Running is so preferred to fighting in Search Party that you can even turn on a speed run timer in the menu. This allows you to have an excuse for why you’re completely avoiding the killer. You can save face with your friends if it’s a legit speedrunning strategy and not fear that compels you to run. The controls work well after a quick re-bind which was added in an update. The only thing I can really ding Search Party on is the strange control scheme. I understand this was probably the developer’s vision; but re-bindable controls were probably for the best. After a bit of tinkering, the controls felt tight and responsive, with decent combat and puzzle animations. Special notice has to be taken for the small clues you find throughout the world. Grimy, half-destroyed photos litter the ground in some rooms, and they can be picked up and examined. Usually you can’t tell what they”re showing, but just having an inkling of what you’re seeing is more than enough.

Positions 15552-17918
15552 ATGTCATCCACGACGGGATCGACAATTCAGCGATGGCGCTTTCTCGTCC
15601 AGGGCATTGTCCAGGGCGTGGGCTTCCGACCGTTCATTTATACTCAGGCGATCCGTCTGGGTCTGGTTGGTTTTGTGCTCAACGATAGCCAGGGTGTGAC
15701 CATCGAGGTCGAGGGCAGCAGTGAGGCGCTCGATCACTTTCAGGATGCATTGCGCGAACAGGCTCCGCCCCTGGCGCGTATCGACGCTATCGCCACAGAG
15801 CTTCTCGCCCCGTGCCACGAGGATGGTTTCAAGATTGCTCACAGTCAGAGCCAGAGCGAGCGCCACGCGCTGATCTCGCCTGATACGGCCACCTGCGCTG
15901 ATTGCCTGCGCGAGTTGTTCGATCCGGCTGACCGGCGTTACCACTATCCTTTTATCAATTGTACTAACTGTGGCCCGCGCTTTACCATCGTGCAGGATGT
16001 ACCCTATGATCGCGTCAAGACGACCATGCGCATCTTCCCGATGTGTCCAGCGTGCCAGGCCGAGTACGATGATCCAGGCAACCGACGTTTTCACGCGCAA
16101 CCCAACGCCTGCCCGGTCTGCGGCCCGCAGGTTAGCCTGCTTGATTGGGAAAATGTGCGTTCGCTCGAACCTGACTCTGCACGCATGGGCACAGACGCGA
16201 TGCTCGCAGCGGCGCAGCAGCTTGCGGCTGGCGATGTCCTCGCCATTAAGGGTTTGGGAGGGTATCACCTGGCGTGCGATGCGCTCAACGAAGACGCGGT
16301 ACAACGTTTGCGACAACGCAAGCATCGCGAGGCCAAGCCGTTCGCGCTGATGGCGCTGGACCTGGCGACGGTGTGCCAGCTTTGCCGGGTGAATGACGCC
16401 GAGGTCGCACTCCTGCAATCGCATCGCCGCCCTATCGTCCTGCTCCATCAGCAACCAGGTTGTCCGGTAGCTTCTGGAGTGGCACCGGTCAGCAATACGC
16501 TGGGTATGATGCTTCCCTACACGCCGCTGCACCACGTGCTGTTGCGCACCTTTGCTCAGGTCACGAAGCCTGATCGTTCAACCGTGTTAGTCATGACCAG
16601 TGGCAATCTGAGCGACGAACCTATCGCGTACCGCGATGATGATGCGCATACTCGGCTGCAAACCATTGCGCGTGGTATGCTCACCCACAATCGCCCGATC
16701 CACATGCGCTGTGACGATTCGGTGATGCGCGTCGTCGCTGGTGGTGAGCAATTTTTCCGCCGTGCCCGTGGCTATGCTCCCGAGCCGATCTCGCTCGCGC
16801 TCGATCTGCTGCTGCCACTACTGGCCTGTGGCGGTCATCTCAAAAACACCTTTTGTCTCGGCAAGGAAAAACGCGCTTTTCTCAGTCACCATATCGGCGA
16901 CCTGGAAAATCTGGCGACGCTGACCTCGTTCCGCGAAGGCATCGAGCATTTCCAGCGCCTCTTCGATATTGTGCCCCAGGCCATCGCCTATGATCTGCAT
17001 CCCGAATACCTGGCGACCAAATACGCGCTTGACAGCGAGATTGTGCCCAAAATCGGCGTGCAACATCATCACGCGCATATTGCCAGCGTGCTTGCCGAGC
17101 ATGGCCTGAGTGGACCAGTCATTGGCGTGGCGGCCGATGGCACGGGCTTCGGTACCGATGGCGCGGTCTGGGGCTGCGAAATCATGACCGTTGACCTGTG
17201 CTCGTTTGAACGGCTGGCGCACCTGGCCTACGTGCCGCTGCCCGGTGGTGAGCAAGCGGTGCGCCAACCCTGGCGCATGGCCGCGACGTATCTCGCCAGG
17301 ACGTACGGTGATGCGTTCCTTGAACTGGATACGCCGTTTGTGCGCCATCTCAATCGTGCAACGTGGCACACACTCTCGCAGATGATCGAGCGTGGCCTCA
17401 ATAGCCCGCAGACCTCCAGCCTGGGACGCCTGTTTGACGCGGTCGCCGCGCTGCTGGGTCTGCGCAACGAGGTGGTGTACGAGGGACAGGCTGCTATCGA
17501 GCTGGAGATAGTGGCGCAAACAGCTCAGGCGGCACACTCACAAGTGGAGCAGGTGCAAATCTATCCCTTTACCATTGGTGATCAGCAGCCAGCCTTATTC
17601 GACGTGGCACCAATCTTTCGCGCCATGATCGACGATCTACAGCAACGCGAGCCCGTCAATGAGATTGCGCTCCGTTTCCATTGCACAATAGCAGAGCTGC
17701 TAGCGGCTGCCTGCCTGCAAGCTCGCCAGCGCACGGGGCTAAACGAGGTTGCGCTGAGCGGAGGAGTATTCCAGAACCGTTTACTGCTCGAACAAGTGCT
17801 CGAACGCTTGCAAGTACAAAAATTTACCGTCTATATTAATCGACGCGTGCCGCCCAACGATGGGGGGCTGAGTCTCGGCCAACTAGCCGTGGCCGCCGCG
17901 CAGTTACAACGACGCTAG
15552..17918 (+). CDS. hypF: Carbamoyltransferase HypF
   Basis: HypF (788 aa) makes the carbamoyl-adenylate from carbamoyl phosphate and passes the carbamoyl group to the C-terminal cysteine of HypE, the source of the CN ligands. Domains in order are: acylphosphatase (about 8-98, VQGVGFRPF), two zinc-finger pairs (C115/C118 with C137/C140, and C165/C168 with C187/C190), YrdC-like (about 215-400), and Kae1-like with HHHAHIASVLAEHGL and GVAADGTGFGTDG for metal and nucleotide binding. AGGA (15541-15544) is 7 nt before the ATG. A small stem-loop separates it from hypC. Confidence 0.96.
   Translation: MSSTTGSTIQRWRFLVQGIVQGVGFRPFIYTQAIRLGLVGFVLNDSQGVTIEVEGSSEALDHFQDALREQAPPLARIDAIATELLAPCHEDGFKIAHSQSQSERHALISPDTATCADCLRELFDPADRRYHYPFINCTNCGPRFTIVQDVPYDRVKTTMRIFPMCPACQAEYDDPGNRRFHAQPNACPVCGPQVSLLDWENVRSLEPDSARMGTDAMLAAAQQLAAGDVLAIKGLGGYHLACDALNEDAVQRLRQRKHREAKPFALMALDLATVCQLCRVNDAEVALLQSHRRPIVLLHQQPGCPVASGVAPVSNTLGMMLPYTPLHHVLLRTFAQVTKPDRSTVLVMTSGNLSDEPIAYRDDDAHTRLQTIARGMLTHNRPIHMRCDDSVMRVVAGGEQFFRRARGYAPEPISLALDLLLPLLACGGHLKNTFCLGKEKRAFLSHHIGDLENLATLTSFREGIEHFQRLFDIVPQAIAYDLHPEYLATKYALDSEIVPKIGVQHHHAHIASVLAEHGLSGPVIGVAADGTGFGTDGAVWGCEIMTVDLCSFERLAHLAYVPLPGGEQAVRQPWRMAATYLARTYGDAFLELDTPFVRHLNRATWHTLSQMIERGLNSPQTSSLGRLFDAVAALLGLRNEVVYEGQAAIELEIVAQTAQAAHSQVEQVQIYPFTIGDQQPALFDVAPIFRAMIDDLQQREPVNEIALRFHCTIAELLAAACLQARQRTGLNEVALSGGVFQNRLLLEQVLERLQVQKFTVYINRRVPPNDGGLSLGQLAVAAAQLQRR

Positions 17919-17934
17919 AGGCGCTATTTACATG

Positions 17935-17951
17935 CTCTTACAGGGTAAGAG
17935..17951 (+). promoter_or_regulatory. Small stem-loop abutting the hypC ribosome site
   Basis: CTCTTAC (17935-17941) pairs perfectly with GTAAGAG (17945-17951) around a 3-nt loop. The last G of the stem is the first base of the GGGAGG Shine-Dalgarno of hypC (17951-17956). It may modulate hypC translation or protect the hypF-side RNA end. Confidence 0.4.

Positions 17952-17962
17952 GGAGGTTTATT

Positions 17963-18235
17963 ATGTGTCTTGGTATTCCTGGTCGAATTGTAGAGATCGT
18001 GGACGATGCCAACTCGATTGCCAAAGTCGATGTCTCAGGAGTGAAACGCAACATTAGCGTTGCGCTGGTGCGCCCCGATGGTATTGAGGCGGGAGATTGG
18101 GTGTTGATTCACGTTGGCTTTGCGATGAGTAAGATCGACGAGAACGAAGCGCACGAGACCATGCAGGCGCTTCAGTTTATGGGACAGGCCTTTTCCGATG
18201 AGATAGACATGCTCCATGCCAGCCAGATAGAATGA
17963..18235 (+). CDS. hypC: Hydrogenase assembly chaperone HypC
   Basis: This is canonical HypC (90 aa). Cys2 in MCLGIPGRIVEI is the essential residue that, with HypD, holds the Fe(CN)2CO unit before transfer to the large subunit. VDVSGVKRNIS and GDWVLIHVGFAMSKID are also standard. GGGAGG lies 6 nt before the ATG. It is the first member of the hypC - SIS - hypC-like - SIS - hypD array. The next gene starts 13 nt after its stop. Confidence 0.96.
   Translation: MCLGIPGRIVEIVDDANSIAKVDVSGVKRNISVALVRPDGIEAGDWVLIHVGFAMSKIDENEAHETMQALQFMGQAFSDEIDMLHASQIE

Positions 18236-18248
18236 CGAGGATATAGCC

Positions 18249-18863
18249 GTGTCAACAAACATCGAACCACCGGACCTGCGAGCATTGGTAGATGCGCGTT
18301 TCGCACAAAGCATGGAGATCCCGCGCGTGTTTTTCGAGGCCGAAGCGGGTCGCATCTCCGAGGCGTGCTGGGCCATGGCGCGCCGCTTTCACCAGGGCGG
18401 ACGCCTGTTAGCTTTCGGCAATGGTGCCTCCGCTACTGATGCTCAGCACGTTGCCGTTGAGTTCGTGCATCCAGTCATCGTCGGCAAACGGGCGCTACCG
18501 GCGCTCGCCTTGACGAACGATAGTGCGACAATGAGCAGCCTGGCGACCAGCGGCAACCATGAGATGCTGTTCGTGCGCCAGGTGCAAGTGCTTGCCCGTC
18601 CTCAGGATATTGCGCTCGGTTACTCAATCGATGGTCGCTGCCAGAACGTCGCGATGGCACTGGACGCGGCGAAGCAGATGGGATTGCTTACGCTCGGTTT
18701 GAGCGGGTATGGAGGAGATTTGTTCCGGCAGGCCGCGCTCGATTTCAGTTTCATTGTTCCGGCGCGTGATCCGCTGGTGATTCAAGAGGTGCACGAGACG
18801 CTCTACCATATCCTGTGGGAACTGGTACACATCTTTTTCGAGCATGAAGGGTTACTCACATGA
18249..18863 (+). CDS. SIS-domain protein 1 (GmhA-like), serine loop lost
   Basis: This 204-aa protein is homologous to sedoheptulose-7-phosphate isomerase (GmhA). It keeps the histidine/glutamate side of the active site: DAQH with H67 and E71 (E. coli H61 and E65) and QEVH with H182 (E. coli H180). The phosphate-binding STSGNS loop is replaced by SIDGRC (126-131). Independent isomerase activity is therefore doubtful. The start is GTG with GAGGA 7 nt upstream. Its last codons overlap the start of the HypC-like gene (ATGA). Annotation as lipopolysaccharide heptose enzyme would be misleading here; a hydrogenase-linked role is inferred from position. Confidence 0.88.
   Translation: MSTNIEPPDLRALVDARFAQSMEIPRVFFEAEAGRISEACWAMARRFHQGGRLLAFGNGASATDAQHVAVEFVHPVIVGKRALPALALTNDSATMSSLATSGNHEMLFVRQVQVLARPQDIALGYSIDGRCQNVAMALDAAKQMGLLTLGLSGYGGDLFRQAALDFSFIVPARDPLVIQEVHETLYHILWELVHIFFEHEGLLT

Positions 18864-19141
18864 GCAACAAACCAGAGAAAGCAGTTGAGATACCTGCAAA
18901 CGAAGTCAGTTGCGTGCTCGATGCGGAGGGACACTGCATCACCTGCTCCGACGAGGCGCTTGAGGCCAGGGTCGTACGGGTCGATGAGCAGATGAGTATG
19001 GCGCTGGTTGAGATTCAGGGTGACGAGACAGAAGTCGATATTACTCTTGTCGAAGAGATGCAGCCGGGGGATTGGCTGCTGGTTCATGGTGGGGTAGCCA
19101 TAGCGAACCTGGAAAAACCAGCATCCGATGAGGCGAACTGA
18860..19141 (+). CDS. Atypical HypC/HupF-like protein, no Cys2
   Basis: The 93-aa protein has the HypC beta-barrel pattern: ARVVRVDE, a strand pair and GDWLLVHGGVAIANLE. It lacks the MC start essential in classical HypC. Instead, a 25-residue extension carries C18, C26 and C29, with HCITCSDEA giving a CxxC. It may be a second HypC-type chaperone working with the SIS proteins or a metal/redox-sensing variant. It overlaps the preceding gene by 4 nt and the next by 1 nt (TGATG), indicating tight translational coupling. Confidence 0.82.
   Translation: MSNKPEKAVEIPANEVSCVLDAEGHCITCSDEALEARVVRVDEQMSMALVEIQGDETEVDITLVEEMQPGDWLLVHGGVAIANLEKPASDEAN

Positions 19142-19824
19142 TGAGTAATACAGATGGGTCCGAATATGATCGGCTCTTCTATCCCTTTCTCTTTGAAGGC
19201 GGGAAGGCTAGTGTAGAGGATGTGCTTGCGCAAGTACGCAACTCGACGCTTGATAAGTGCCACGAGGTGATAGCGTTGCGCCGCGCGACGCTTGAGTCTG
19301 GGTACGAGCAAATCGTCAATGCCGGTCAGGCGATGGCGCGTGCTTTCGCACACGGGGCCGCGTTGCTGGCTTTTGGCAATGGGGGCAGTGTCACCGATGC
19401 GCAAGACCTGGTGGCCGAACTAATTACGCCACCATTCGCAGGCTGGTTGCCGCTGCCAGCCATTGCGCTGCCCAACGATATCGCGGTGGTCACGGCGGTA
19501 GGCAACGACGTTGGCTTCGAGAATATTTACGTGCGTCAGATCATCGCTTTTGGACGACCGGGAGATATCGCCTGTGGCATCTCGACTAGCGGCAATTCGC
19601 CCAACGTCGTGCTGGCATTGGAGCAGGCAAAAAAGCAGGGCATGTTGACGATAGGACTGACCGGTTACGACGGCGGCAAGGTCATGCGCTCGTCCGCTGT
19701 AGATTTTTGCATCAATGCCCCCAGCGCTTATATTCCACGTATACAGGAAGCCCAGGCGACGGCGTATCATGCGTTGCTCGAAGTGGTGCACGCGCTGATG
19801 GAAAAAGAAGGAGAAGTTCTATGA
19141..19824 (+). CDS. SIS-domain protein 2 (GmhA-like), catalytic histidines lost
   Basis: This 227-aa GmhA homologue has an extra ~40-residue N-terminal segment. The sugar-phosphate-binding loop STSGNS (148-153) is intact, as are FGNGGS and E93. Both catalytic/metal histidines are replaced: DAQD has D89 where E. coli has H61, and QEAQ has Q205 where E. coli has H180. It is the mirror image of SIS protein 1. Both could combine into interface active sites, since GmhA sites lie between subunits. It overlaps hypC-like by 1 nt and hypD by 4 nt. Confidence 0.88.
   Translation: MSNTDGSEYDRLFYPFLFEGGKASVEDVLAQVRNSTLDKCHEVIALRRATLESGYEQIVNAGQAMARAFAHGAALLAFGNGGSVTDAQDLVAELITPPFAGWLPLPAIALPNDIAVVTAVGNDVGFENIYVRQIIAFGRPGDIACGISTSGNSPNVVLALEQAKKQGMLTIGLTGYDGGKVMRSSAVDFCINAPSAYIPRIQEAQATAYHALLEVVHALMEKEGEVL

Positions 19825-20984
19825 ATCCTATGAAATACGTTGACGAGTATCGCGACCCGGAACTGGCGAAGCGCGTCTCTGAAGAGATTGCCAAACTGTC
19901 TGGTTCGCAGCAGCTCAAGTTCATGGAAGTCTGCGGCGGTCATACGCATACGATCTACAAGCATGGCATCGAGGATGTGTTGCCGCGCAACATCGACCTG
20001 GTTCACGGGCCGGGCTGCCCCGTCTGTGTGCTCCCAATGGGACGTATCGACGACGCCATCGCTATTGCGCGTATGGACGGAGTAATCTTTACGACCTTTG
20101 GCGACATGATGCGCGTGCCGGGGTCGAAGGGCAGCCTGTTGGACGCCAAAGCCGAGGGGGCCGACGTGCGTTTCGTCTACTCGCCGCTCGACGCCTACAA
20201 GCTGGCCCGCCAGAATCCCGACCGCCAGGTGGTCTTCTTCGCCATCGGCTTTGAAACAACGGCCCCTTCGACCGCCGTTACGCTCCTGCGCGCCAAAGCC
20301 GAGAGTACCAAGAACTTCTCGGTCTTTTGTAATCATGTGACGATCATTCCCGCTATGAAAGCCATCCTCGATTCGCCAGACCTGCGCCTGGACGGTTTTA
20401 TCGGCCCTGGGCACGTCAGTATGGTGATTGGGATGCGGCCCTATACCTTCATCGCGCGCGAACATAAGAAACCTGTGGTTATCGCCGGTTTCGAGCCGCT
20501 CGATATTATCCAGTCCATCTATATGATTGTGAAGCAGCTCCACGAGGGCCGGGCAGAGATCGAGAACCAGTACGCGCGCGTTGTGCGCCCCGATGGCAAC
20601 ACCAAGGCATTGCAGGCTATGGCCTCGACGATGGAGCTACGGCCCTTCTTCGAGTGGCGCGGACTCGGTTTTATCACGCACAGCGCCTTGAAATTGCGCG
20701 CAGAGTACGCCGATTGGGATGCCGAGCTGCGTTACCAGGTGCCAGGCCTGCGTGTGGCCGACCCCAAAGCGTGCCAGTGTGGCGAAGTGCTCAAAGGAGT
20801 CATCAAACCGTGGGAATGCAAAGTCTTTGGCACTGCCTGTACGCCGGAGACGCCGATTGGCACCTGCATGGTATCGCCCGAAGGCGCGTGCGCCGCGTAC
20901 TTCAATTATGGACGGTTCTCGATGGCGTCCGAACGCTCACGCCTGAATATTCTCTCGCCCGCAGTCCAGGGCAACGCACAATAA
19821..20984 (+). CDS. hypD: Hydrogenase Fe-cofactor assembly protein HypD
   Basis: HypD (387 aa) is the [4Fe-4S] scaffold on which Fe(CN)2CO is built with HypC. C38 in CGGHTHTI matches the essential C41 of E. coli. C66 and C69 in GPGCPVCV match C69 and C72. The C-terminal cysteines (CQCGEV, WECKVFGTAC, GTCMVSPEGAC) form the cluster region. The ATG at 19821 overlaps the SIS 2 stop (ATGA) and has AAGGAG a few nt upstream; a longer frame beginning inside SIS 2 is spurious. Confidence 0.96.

The music is subtle, almost barely noticeable. I was probably 30 minutes in before I realized the faint music was coming from the game and not a TV in another room of my house. I like this a lot. The music isn’t aggressive and playing over the top of everything else in the game. Doing so would drown out the excellent environmental sounds. You can hear the gentle thrum of the woods around the house, along with the killer stalking the hallways, occasionally crunching over a discarded bottle or stack of papers. The killer is a smart cookie, often hiding in places like wardrobes to jump out and startle you. The music becomes less subtle when being chased, with the gentle tones being replaced by an ominous and distorted hum. Following in the Resident Evil tradition, there are save rooms. These rooms have what is required of the best save rooms: Fantastic music. It’s a complete shift when entering a save room. The killer will quit tailing you and stand, slack-jawed at the doorway, unable to break the cardinal rule of save rooms: Monsters can’t come in.